By David Nilsen
It’s the end of the world as we know it!
Okay, not quite. But today we’re going to look at books that at least talk about the end of the world as we know it. It’s time for another edition of Dewey Discoveries!
If you didn’t have a chance to catch the first post in this series, Dewey Discoveries gives us an opportunity to become more familiar with the books on our shelves here at GPL by looking at all the titles under a specific Dewey decimal call number. Last time we looked at 910: Geography and Travel. This time, we’re looking at 228: Revelation (Apocalypse).
Books about the Bible are housed under the 220 heading, with books about different sections of the Bible spread out between 221 and 229. With as many different literary genres and levels of historical veracity as are contained within the Bible, it wouldn’t make sense to spread out all the books of the Bible based upon how they might fit within the broader Dewey system, so they all get housed in one place to make it simpler. Today we’re dealing with books that talk about one of the most controversial, confusing, and frankly strange books of the entire Bible – the Revelation of John.
GPL doesn’t have many titles under this heading – six total, though one of those is lost (Escape the Coming Night by David Jeremiah), leaving five for us to take a look at today. Let’s get right into it.
Our oldest book in 228:
Revelation: Its Grand Climax at Hand! (228 R). This was published by the Watch Tower Bible and Tract Society of Pennsylvania in 1988. The Watch Tower is the publishing arm of Jehovah’s Witnesses, and apparently they knew a lot of people wanted to have this book – the very first printing was for 3,000,000 copies. The book serves as an overview of Revelation according to Jehovah’s Witnesses theology and doctrine, and seems written from a fairly top-level perspective, intended to be read and understood by a wide variety of people. The book is well-illustrated in color and black and white.
Our newest book in 228:
Revelations: Visions, Prophecy, and Politics in the Book of Revelation by Elaine H. Pagels (228.06 Pagels). Published in 2012, this book from Princeton professor Pagels seeks to provide a historical and cultural context for the book of Revelation and explain objectively the role Revelation has played in Christian history. Pagels won a National Book Award for her previous book of Biblical scholarship – The Gnostic Gospels – so readers can have faith Revelations is written with skill and comprehensive knowledge of the subject at hand.
First book by call number:
Revelation: Its Grand Climax at Hand! (228 R). See above.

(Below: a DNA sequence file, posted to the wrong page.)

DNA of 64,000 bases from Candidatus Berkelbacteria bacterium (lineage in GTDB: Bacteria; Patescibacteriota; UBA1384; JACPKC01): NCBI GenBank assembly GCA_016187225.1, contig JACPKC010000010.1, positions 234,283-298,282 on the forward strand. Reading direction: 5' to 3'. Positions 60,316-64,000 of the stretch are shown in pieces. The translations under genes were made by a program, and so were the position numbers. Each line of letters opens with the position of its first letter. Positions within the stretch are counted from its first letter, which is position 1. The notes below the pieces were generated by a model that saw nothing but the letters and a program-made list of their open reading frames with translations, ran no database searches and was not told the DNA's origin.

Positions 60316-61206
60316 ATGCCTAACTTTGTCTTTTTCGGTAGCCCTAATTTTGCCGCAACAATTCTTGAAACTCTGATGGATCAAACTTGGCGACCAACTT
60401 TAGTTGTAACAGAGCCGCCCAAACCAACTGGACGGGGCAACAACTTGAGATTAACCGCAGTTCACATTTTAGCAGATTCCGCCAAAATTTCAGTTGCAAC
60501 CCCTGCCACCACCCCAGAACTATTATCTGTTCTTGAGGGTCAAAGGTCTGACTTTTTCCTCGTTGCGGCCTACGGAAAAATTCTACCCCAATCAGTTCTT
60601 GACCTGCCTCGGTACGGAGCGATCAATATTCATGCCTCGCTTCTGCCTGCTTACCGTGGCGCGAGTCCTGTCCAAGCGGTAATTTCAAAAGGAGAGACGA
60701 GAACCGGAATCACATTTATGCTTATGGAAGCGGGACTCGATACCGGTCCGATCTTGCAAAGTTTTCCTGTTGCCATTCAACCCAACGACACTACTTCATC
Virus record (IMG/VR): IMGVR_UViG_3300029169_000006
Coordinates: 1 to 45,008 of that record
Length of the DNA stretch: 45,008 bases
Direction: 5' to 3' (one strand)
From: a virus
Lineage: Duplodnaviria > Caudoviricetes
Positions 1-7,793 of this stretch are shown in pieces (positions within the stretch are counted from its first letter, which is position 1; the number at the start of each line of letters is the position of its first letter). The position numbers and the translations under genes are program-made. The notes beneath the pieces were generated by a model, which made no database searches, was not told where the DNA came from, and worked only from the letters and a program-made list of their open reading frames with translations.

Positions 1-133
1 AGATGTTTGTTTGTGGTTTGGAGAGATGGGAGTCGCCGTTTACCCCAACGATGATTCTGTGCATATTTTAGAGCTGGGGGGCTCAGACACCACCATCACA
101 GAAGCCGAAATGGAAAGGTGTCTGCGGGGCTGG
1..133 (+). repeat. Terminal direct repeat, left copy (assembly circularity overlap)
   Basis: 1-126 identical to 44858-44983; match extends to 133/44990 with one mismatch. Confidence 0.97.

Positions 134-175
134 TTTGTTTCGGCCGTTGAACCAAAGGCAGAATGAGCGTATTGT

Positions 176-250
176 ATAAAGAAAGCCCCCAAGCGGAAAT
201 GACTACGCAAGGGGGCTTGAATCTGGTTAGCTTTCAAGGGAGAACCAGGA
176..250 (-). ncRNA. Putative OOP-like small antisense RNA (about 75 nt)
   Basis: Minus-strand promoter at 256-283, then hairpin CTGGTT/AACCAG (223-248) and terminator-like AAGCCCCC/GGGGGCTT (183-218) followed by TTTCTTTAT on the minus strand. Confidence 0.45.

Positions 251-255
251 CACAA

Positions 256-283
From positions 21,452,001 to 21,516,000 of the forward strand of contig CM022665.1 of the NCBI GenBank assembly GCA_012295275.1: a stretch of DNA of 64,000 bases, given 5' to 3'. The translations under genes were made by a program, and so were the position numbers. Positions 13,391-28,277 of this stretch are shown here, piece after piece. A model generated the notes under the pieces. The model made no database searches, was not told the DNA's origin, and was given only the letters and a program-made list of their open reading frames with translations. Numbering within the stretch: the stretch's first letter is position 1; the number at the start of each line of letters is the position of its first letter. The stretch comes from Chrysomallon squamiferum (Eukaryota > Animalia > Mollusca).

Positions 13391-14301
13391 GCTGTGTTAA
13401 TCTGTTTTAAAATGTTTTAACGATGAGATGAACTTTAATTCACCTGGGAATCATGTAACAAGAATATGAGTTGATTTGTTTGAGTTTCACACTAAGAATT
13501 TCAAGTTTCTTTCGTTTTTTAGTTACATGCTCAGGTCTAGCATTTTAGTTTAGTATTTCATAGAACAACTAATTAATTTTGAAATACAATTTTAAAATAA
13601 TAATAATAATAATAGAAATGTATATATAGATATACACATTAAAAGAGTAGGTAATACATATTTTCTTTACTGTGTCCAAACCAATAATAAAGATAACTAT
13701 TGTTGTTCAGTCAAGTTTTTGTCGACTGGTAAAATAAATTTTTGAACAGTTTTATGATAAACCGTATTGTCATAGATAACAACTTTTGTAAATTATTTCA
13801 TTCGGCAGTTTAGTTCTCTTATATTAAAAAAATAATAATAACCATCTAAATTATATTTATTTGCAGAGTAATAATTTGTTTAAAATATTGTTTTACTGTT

Last book by call number:
Revelation Down to Earth: Making Sense of the Apocalypse of John by Edwin Walhout (228.06 W). This volume from 2000 is a guide for those seeking practical, present spiritual aid from the book of Revelation. Walhout, a retired Christian Reformed pastor who spent much of his life writing about Revelation, takes the interesting view that many of the much-argued meanings of the unusual images and prophecies in Revelation are about present realities rather than future events.
Best use of a flying UFO pyramid/radio transmitter as cover art:
Footnotes to the Book of Revelation by K. G. Katrensky (228.06 K). I can’t possibly do better than the back cover, so here it is: “Although Ken Katrensky may be short on theological credentials, the open-minded reader will find him long on common sense. This eclectic Canadian author/taxi driver/ex-con, who ‘finished high school with difficulty,’ has some startling things to say. A serious interest in faith and scripture and a meticulous search for truth are reflected in these pages. The myth of Academia’s monopoly on intelligence is here debunked.” That’s really what it says, I promise.
Fourth & Sycamore recommends:
A History of the End of the World: How the Most Controversial Book in the Bible Changed the Course of Western Civilization by Jonathan Kirsch (228.06 Kirsch). This fascinating and extensively researched book by bestselling author Kirsch looks as the way Revelation has been used and misused in the past two thousand years, twisted and appropriated by individual and institutional powers to suit their own goals. Moving through history, he looks at how the final book of the Bible, a book the Apostle John believed would be acted out during his lifetime, “has stirred some dangerous men and woman to act out their own privates apocalypses.”
Whether you are a fervent believer, a curious skeptic, or somewhere in between, these books give various interesting perspectives on a religious text that has been debated for two millennia, and are sure to provide a worthwhile read. Head on in the GPL to read more, and stay tuned for our next edition of Dewey Discoveries!
You can find all of these books in the Greenville Public Library Non-Fiction Room.